Remembering Erma Bombeck


(Erma Bombeck, February 21, 1927 – April 22, 1996)

Hiking into the hills with my dog Buddy gives me a chance to empty my mind of worries and focus more on things like who I am and what my future may hold.

Deep thoughts, I know, but as I put one foot in front of the other, breathe harder and climb higher, I begin to feel like I can do anything I want, if I just decide to do it.

The other day, on such a walk I was thinking of the people who have inspired me as a writer, the ones who have stood as examples of success and encouragement, and who taught me that that I can “just do it” if I have the desire. Of course, the first to come to mind was my father, a writer himself who was a constant source of encouragement, loving critique and guidance. Even today, two and a half years after he died, I find daily reasons to believe his wisdom and teachings are still with me.

Then, Erma Bombeck popped into my head.

I’ve been thinking about her a bit recently since I entered a story in the annual “Erma Bombeck Writing Competition” last month. It pains me to say that a whole generation of people don’t even know who Erma was. Erma was an author, syndicated columnist, a feminist and a truly funny woman who was a great inspiration to many. Through her writing she captured ordinary life in a extraordinary, humorous and unique way.

One of the most inspiring stories for me is the one Erma tells herself of how she was encouraged to be a writer. Three words – “You can write.” – uttered by her college professor gave her the confidence to go forward with her dream of writing. She talks about it here .

Remembering Erma

I first met Erma and her husband Bill when I lived in Phoenix, Arizona. Both my father and Erma were journalists and writers, and that professional relationship led to a long social friendship as bombeck2

I also grew to know Erma and Bill through my work with the American Red Cross in Phoenix. Bill Bombeck was the volunteer Chairman of the chapter’s Disaster Services for many years, and he and Erma attended all the fundraisers and special events. I was the public relations person for the Red Cross, and thus, had the pleasure of shooting photos of all the attendees at every event and writing stories about them.

Erma Note4Over the years, I shot so many special event photos with Erma and Bill that she wrote me a note once saying, “I cannot think of any lens I would rather look into than one with Patti Murphy on the other side. She has more pictures of me than my mother, and I always have my clothes on. In my mother’s I don’t.”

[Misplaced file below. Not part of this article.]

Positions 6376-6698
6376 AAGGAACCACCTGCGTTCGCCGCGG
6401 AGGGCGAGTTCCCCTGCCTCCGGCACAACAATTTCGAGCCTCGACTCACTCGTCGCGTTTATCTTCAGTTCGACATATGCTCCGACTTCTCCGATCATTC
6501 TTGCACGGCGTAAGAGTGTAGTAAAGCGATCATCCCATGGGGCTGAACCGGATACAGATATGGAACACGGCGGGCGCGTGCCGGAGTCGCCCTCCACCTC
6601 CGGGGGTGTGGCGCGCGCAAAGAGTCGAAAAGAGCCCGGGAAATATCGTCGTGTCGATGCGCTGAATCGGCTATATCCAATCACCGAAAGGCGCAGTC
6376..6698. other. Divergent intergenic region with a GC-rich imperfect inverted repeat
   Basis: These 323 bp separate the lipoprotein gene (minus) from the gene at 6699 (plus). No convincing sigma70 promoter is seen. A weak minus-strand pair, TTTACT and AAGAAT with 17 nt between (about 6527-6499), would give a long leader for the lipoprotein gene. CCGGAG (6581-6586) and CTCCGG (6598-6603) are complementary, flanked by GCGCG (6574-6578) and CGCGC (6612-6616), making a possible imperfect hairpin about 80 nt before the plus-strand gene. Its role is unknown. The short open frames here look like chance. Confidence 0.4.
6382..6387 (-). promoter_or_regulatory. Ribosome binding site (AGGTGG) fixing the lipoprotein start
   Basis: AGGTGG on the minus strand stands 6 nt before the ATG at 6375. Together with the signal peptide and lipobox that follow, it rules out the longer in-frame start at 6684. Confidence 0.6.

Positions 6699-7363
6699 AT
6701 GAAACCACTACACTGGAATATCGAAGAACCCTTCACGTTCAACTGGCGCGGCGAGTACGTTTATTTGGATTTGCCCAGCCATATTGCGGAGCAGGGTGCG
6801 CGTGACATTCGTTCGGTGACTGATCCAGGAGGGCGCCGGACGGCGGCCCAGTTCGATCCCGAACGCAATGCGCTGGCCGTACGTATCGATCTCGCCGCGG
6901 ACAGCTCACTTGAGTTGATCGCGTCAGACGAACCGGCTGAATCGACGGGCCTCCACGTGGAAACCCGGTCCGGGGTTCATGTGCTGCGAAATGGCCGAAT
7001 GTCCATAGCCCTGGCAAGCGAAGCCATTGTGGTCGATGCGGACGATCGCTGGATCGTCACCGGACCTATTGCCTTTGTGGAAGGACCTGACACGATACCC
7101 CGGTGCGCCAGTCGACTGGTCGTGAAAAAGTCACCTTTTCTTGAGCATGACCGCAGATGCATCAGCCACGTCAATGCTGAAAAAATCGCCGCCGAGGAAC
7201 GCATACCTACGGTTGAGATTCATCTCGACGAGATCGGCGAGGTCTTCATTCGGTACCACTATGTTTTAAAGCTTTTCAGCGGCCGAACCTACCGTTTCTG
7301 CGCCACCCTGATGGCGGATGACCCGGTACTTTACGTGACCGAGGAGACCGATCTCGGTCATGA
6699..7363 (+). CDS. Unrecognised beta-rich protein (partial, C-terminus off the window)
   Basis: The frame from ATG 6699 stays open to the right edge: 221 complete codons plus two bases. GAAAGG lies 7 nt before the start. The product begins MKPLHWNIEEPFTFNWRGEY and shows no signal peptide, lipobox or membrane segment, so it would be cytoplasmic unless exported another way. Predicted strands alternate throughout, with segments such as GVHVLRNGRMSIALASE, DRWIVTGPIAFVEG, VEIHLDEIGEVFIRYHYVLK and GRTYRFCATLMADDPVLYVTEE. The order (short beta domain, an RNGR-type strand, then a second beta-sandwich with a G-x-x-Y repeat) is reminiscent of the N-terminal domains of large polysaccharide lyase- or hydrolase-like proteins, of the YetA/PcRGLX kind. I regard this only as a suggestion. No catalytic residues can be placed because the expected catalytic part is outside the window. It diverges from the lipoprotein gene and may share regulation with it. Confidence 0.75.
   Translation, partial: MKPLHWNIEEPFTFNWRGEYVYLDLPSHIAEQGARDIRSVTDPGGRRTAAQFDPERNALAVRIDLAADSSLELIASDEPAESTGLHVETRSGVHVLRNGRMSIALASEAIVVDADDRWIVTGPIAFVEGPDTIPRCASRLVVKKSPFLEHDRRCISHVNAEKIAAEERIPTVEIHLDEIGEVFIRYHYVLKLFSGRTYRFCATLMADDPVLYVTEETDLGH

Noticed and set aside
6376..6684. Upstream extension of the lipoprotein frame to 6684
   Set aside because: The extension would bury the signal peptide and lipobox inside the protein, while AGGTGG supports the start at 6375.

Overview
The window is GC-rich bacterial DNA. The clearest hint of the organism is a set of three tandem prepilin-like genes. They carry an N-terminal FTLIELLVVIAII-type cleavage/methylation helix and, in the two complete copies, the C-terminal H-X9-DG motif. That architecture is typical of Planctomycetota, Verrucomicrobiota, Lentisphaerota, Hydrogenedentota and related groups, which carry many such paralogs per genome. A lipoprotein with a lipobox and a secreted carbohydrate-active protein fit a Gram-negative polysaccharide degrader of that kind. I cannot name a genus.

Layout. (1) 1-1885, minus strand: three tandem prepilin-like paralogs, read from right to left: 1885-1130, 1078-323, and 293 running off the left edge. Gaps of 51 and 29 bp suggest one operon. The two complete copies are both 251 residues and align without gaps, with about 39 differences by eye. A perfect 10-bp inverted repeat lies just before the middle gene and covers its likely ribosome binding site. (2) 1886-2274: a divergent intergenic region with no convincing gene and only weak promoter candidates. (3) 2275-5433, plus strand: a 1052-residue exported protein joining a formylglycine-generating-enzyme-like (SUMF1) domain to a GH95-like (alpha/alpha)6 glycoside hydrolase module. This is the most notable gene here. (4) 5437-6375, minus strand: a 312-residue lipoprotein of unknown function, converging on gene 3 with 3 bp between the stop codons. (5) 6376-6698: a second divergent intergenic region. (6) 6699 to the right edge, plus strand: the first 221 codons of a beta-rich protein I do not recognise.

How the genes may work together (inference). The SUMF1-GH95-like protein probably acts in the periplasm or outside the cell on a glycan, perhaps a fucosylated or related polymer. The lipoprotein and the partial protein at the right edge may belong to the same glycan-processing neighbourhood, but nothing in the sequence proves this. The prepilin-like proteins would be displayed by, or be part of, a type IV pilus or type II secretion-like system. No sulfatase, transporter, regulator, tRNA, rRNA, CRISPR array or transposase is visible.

Erma was one of the most naturally funny people I’ve ever met. My mom tells a story about a dinner party that Erma was hosting and my mother called her that afternoon to reconfirm what time to show up. “If you’re like me,” mom said to Erma, “you’re probably running around  doing last minute arrangements.” Without missing a beat, Erma replied, “Are you crazy? I am so insecure about entertaining that I set the table two weeks ago and wrapped it in Saran Wrap!”

. . . . .

Losing Erma

After my hike in the hills the other day, I went home and looked up Erma online and was reminded that she died on April 22, 1996 – this week 18 years ago. I remember crying when I heard on the news that day that our funny lady was gone.

Over my writing desk hangs a copy of one of Erma’s columns that she wrote probably a quarter century ago titled, “Quit dreaming of authorship and set sail for success.” I’ve schlepped it around with me all these years, and when I start to feel insecure about my writing or fearful of failure, I read it…again. In it she wrote:

  • “The desire to write is like a nagging mother. It follows you into marriage, surfaces after the birth of children, interrupts you when you’re busy and makes you feel guilty when you are having fun.”
  • “Not a day goes by that I don’t hear from aspiring writers who have questions. “What if I fail?” (What if you succeed?”)”
  • “The wannabe writer has to commit by putting all those hopes and dreams on the line. It’s time to get the book written.”
  • “A ship is safe in port – that but that’s not where a ship was meant to be. It was meant to challenge the elements, ride the high seas and risk being sunk. Desire just doesn’t cut it.”
Thanking Erma

I’d like to make this week “Erma Bombeck Gratitude Week” on this blog. I will post something each day in recognition of all she has done for so many writers and women over the decades.

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